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A 75-year-old woman G5P5 presents for an annual exam and reports having a fullness in the
vaginal area. The symptom is more noticeable when she is standing for a long period of time. She does not complain of urinary or fecal incontinence. She has no other urinary or gastrointestinal symptoms. There has been no vaginal bleeding. Her past medical history is significant for well-controlled hypertension and chronic bronchitis. She has never had surgery.

Pelvic exam reveals normal appearing external genitalia except for generalized atrophic changes. The vagina and cervix are without lesions. A cystocele and rectocele are noted. The cervix descends to the introitus with the patient in an upright position. Uterus is normal size. Right and left ovaries are not palpable. No rectal masses are noted. Rectal sphincter tone is slightly decreased. The patient prefers non-surgical treatment.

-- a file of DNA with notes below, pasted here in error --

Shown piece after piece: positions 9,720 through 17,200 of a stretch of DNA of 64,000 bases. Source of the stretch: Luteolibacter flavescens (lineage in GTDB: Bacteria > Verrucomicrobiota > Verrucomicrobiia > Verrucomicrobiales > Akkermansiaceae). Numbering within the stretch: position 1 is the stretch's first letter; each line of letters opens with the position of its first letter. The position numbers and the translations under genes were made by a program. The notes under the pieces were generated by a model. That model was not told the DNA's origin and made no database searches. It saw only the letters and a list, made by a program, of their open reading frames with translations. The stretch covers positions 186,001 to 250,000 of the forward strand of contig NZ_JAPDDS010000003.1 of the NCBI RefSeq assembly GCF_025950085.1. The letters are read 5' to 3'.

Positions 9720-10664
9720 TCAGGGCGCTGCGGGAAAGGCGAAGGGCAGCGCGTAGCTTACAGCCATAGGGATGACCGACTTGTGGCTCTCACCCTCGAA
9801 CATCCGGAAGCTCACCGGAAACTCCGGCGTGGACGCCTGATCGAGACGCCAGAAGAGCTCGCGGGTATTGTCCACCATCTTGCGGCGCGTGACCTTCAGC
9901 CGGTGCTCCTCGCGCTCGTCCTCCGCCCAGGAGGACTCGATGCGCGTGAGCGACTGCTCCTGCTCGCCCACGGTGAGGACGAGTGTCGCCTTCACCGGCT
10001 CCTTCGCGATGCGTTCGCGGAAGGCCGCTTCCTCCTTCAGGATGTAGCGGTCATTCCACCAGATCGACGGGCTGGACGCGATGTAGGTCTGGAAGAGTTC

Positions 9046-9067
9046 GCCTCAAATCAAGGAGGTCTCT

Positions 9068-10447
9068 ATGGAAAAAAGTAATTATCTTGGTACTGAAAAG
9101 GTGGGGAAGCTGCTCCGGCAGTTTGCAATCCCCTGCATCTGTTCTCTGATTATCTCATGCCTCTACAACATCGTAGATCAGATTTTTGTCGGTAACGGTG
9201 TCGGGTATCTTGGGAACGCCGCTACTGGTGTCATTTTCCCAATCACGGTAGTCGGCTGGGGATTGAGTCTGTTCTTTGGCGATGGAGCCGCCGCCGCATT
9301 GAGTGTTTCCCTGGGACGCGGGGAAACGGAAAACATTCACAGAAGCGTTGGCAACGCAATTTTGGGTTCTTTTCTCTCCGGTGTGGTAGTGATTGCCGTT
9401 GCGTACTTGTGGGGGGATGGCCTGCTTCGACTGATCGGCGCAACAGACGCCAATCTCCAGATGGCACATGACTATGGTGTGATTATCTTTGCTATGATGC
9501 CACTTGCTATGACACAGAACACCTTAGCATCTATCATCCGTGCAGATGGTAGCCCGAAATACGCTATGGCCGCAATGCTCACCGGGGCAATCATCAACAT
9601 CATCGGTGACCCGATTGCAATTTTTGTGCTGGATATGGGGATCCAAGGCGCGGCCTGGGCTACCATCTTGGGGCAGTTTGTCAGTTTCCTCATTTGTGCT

CC: I feel fullness in my groin area”.


1. What increases this patients risk for pelvic organ prolapse?

2. What are the symptoms of pelvic organ prolapse?

3. What are the different types of pelvic organ prolapse?

4. What is the role of vaginal estrogen in patients with pelvic relaxation?

5. When is surgery indicated?

6. What are nonsurgical treatments?

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